This one’s for all the perfectionists out there. By which I mean those of you who futz over things until they’re “just so.” And those of you who can get paralyzed come decision time because you want to make the “right” choice. Or who notice yourself rejecting a lot of what you hear from others because in your head, the crap they’re spewing doesn’t line up with what you know to be “true”.
(Hint: It’s easy to be a perfectionist and not know it. I never identified as a perfectionist – you should see how crazy I look when I leave the house sometimes! – yet I definitely spent years feeling the need to be right.)
I want to drop something on you that I hope will blow your mind. Maybe not right away, but let it sink in and see what kinds of tendrils it sprouts:
There are no mistakes.
Nope, not even one. Not even that one thing that immediately popped in your head when you read it. Everything, everything, that happens shows up to give us the opportunity to grow into the person we’re capable of being.
So what does this have to do with papayas?
One of my clients was butting up against this need to be right. It was primarily showing up in her relationship with her husband. She kept backseat driving him, literally—as in when they were in the car together and he was driving—and metaphorically.
First we simply focused on being aware of when her ideas about what was the “right” way to go about things showed up. That’s it. The first step in changing any habit is always awareness.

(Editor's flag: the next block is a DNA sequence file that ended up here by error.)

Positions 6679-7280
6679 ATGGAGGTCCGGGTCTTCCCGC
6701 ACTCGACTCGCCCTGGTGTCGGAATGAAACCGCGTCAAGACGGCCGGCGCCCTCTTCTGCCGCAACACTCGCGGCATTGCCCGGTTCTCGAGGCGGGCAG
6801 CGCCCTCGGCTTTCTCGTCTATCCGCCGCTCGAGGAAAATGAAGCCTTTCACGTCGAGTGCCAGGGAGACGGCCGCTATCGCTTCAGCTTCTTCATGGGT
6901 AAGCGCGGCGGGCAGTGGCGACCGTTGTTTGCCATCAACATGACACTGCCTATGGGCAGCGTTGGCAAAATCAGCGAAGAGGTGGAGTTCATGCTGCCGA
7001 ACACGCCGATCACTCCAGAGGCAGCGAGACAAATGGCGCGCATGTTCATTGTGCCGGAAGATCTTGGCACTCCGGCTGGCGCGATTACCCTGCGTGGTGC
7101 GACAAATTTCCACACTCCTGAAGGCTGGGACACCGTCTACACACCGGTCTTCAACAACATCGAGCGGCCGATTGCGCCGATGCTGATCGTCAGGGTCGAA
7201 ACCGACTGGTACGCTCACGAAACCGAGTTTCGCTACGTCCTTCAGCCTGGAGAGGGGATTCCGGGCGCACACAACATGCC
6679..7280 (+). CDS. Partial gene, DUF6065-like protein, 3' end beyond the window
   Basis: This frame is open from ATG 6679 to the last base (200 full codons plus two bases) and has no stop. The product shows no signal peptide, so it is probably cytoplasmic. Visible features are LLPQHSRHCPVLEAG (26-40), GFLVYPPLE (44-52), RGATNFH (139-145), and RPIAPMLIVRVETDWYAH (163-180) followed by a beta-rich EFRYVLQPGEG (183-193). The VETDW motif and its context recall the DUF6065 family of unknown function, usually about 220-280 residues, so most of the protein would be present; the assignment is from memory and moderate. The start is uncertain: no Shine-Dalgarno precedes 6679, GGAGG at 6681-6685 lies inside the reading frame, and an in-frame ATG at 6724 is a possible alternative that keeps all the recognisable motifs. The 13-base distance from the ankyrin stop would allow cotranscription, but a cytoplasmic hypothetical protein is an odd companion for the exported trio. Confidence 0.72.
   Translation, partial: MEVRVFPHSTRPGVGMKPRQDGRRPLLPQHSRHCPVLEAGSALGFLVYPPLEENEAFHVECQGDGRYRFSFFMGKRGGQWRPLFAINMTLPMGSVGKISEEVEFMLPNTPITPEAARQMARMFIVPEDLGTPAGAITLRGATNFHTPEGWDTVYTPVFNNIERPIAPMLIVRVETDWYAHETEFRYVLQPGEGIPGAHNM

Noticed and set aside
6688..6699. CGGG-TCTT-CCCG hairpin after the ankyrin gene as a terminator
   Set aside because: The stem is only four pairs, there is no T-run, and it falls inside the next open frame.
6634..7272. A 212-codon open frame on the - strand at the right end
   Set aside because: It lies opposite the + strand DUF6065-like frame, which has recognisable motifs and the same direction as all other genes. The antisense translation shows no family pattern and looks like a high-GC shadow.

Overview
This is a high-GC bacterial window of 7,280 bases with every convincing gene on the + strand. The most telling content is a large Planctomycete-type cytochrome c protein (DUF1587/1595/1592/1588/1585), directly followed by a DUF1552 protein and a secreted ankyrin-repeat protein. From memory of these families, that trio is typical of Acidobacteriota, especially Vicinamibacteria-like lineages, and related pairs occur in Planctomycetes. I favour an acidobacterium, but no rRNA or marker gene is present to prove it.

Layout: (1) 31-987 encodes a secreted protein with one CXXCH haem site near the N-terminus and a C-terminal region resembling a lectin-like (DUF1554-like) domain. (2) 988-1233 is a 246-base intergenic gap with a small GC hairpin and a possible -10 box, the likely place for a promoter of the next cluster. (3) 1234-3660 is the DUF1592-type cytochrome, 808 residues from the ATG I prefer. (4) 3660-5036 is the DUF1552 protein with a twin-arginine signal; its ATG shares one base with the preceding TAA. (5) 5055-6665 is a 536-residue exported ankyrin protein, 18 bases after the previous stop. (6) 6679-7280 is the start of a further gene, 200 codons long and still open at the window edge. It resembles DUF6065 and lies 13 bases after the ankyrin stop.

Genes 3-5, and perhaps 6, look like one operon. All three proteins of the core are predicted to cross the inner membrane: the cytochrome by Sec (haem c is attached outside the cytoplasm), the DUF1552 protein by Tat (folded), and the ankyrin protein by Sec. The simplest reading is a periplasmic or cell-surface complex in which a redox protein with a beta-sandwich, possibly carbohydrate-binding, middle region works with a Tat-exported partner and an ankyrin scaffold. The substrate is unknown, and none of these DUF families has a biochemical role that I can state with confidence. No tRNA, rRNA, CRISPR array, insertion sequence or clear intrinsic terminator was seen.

Then I gave her an assignment: Do what you “don’t do.” If you always do things a certain way, giving yourself a new experience is pretty much guaranteed growth—even if you throw some major mental tantrums along the way. It wasn’t an instantaneous fix. Things seemed a lot safer the old way, my client said. At first she felt like she was just proving that she had been right all along.
And then she watched her husband cutting a papaya. She didn’t chime in with how he should be doing it, she just watched. And she saw that while, yes, he didn’t get every ounce of fruit off the rind, he did it elegantly and without a lot of fussing. It was an a-ha moment for her. And it led to her trusting her husband’s way on lots of other things too.
I’ve been doing what I don’t do this summer by attending Bikram yoga classes. I took one Bikram class 10 years ago. It was so danged hot. The studio stank to high heaven. The teacher wore a microphone and yelled a lot. “I’ll never do THAT again,” I thought. And I didn’t. Until a friend of mine here in Providence invited me to go class with her. The Boiler Room Yoga studio is so lovely, light-filled, pleasant-smelling, and run with a smile. And the classes give me the opportunity to do something I hadn’t been doing much of: mainly, sweat and challenge myself physically (I looooooove me some gentle yoga on my bedroom floor).
What can you do this week that you simply ‘don’t do’? Do it with the intention of being open to a new experience, and then watch what comes up.
Remember, there are no mistakes. 🙂